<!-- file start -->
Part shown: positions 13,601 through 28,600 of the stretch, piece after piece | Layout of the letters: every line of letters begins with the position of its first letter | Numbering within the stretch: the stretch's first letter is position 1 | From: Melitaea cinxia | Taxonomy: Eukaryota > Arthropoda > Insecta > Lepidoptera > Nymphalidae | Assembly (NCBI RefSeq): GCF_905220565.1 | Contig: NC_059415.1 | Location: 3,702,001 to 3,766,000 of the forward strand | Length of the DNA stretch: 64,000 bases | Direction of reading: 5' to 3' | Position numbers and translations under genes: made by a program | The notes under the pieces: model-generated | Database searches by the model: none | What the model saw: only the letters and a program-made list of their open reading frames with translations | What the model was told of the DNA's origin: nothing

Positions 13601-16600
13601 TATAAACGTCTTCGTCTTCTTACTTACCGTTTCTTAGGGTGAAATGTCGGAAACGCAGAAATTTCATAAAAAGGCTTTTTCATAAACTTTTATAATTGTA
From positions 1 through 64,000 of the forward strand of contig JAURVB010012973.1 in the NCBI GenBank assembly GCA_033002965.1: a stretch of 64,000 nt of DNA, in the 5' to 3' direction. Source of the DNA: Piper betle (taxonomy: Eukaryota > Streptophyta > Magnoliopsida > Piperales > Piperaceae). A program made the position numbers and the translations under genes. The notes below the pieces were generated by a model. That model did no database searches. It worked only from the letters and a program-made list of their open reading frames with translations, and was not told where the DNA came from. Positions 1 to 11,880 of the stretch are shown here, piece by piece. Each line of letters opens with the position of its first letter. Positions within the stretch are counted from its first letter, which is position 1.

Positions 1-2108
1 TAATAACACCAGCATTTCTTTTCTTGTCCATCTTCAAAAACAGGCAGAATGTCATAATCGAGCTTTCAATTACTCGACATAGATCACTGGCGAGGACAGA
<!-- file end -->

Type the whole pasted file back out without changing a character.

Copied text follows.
Part shown: positions 13,601 through 28,600 of the stretch, piece after piece | Layout of the letters: every line of letters begins with the position of its first letter | Numbering within the stretch: the stretch's first letter is position 1 | From: Melitaea cinxia | Taxonomy: Eukaryota > Arthropoda > Insecta > Lepidoptera > Nymphalidae | Assembly (NCBI RefSeq): GCF_905220565.1 | Contig: NC_059415.1 | Location: 3,702,001 to 3,766,000 of the forward strand | Length of the DNA stretch: 64,000 bases | Direction of reading: 5' to 3' | Position numbers and translations under genes: made by a program | The notes under the pieces: model-generated | Database searches by the model: none | What the model saw: only the letters and a program-made list of their open reading frames with translations | What the model was told of the DNA's origin: nothing

Positions 13601-16600
13601 TATAAACGTCTTCGTCTTCTTACTTACCGTTTCTTAGGGTGAAATGTCGGAAACGCAGAAATTTCATAAAAAGGCTTTTTCATAAACTTTTATAATTGTA
From positions 1 through 64,000 of the forward strand of contig JAURVB010012973.1 in the NCBI GenBank assembly GCA_033002965.1: a stretch of 64,000 nt of DNA, in the 5' to 3' direction. Source of the DNA: Piper betle (taxonomy: Eukaryota > Streptophyta > Magnoliopsida > Piperales > Piperaceae). A program made the position numbers and the translations under genes. The notes below the pieces were generated by a model. That model did no database searches. It worked only from the letters and a program-made list of their open reading frames with translations, and was not told where the DNA came from. Positions 1 to 11,880 of the stretch are shown here, piece by piece. Each line of letters opens with the position of its first letter. Positions within the stretch are counted from its first letter, which is position 1.

Positions 1-2108
1 TAATAACACCAGCATTTCTTTTCTTGTCCATCTTCAAAAACAGGCAGAATGTCATAATCGAGCTTTCAATTACTCGACATAGATCACTGGCGAGGACAGA